Methodology and a Reality Check. This report is a retrospective of seed financings from 2010 through 2012. The survey covers 298 rounds of seed financing by software and digital media/internet companies based in the San Francisco Bay Area, Los Angeles and Seattle in which Silicon Legal represented the company or the investor(s). Note that for the purposes of this survey the definition of “seed” financing is limited to a company’s first round of note or equity financing, of up to $2,500,000, led by a professional investor. By “professional investor,” we mean (i) individuals who regularly invest their own funds in early stage companies, or (ii) funds that invest in emerging companies. One challenge in interpreting this data is that while deal terms exhibit trends, navigating the venture capital financing market is still more art than science (especially at the seed stage). Outliers are all too common. The reality is that while a “market” is set for most financing deal terms, everything is negotiable.
Our Biggest Takeaway: Economic terms continue to be very founder favorable, but certain market forces are driving investors to seek additional control and stronger downside protection. For those active in the seed financing space, the data here is not overly surprising. There are no genuine “headline stealers.” Debt and equity terms are steadily (but not dramatically) becoming more founder-friendly, and though we have all been hearing a lot about the “Series A Crunch,” the seed market remains optimistically robust. In digging a little deeper, however, we did notice a convergence of three trends leading to an interesting (albeit nuanced) outcome.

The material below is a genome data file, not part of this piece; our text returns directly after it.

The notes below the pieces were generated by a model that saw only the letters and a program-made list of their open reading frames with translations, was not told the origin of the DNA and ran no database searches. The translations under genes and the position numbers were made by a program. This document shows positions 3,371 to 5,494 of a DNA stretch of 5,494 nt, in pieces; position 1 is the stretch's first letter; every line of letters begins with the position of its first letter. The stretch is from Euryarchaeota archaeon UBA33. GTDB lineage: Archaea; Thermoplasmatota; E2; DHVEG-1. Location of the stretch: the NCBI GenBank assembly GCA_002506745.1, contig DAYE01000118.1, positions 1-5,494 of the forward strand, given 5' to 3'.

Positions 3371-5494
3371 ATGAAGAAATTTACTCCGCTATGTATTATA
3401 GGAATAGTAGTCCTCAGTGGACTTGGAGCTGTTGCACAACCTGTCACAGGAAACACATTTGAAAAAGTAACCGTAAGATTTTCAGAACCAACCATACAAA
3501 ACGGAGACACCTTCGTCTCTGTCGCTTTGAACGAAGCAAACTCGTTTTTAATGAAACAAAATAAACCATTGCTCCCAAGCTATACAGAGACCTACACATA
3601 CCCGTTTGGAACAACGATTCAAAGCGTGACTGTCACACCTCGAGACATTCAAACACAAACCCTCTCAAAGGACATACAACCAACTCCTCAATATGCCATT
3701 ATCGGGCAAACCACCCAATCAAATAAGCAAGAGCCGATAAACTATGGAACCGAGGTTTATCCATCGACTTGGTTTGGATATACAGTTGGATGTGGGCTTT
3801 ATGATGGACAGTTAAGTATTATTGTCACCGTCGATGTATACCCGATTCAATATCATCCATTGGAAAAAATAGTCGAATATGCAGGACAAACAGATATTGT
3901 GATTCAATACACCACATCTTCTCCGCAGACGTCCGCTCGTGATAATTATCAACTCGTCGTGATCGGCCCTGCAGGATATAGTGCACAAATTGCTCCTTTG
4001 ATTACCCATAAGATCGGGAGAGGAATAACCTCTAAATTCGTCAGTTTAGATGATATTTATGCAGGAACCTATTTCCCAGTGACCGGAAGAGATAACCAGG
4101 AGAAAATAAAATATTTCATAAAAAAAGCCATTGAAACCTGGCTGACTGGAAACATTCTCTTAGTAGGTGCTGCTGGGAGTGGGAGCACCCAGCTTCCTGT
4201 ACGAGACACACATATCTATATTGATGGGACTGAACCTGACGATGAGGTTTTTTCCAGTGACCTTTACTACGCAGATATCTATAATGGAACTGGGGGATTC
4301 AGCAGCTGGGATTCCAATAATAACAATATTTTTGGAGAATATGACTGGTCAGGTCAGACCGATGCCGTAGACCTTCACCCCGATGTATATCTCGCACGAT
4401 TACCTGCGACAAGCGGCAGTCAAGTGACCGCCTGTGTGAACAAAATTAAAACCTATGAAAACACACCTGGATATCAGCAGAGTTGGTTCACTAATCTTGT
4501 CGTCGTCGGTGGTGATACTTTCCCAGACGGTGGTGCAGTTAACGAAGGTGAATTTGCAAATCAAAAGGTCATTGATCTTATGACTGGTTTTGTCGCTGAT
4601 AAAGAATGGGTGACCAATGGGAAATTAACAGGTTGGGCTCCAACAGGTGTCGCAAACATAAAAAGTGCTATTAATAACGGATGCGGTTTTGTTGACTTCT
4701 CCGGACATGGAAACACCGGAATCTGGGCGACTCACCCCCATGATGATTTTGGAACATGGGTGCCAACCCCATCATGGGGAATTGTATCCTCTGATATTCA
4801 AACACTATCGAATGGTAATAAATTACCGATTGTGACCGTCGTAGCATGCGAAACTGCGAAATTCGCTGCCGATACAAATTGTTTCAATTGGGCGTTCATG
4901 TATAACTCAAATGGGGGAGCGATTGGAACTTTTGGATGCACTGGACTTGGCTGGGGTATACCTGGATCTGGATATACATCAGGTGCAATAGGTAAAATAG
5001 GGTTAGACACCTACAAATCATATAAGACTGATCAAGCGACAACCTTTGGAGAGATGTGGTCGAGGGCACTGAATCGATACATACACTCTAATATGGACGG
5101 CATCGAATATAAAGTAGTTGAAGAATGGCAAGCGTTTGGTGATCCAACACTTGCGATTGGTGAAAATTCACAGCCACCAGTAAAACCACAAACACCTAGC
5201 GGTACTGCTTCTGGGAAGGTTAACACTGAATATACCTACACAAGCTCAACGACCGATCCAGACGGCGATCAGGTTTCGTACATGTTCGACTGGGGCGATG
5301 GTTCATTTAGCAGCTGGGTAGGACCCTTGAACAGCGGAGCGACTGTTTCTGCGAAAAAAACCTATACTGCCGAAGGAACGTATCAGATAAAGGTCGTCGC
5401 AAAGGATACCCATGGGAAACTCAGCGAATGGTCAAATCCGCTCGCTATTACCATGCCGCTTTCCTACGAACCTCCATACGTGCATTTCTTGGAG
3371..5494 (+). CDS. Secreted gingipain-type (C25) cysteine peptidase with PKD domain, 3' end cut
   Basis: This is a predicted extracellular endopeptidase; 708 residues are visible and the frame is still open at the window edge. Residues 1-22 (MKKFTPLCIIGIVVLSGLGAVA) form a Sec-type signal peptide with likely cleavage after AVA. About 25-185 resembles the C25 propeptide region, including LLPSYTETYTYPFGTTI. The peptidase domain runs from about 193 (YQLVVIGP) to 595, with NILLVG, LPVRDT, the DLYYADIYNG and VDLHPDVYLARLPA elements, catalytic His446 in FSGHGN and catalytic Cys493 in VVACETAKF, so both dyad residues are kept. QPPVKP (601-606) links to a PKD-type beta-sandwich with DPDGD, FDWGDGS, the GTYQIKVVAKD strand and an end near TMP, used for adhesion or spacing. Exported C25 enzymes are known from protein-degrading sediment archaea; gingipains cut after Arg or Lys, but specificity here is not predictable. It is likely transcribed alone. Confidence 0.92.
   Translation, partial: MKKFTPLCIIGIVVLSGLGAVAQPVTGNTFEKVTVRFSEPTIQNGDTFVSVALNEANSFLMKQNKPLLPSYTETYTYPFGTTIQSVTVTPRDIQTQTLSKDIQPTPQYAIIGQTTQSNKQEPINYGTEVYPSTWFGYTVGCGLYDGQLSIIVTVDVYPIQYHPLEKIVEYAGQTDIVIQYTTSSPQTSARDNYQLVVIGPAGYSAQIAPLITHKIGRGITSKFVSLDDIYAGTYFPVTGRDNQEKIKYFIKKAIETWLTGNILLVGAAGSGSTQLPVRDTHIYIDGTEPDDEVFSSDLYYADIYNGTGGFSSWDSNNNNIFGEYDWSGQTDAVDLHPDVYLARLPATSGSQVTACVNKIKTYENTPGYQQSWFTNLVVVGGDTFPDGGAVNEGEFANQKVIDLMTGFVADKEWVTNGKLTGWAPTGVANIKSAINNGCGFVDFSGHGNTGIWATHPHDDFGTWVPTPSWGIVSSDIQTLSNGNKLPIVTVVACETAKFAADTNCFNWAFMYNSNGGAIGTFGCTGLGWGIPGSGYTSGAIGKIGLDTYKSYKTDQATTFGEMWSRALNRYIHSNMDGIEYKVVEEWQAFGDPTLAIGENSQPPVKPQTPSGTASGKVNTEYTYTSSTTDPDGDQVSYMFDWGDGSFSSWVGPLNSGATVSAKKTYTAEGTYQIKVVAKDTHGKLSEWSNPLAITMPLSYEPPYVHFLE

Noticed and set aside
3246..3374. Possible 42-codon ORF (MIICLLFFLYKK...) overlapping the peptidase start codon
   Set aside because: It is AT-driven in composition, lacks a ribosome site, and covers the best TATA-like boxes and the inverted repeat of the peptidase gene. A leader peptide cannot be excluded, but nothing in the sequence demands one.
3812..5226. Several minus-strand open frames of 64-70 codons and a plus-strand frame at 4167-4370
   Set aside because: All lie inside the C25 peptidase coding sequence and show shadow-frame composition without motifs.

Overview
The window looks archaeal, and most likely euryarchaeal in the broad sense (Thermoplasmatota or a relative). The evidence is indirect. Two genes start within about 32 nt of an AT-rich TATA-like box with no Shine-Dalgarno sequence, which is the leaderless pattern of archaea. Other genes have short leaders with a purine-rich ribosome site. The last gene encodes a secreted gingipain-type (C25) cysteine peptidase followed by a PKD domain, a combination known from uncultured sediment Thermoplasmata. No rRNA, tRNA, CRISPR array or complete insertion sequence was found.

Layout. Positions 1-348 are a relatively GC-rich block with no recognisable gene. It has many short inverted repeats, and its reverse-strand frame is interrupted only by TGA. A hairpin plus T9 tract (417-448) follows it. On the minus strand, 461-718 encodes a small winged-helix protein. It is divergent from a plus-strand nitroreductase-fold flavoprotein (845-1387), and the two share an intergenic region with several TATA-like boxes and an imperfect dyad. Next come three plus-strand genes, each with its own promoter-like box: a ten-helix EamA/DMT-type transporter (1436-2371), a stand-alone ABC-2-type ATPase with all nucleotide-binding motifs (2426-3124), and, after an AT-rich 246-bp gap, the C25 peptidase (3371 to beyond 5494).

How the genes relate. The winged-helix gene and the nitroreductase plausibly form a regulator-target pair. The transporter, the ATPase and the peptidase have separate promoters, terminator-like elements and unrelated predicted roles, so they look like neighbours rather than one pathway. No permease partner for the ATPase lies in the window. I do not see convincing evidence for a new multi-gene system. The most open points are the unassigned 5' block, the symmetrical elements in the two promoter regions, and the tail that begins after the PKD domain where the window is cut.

(1) More “Party Rounds.” Mass-syndication of funding, also known as “party rounds” (a term coined by Rafael Corrales2) have taken hold in both debt and equity deals. Platforms like AngelList have enabled founders to round up large groups of investors very quickly. Our data shows the number of investors participating within each seed round increasing sharply over the last few years. The presence of ten or more investors in the seed round syndicate is no longer out of the ordinary.
(2) More Note Rounds. As discussed in more detail below, companies raising seed rounds are favoring convertible notes over equity – and amounts raised in note rounds remain large. Convertible note rounds are still significantly less expensive and time consuming to close than equity rounds. There was an initial hope that with the increased appetite for seed financings, as well as the move toward form/“open source” financing documents, we would also see a decrease in the complexity, back-and-forth negotiation and cost of equity seed financings. Anecdotal evidence from our company and investor clients suggests that this hope has not come to fruition, at least not yet. The perception in the startup ecosystem that note rounds are “faster and cheaper” still persists. There is also a strong perception that convertible note rounds are easier to mass-syndicate.
(3) More “Acqui-hires.” Also known as “talent acquisitions,” “acqui-hires” are M&A transactions where the acquiror’s primary motivation is to hire the core team from the target company, rather than acquire the intellectual property or customer base of the target company. Silicon Legal advised buyers and sellers in 32 acqui-hires between 2010 and 2012. The proceeds to investors in the target companies were often minimal, with founders and continuing employees receiving a disproportionate portion of the acquisition proceeds in the form of retention-based cash and/or acquiror stock.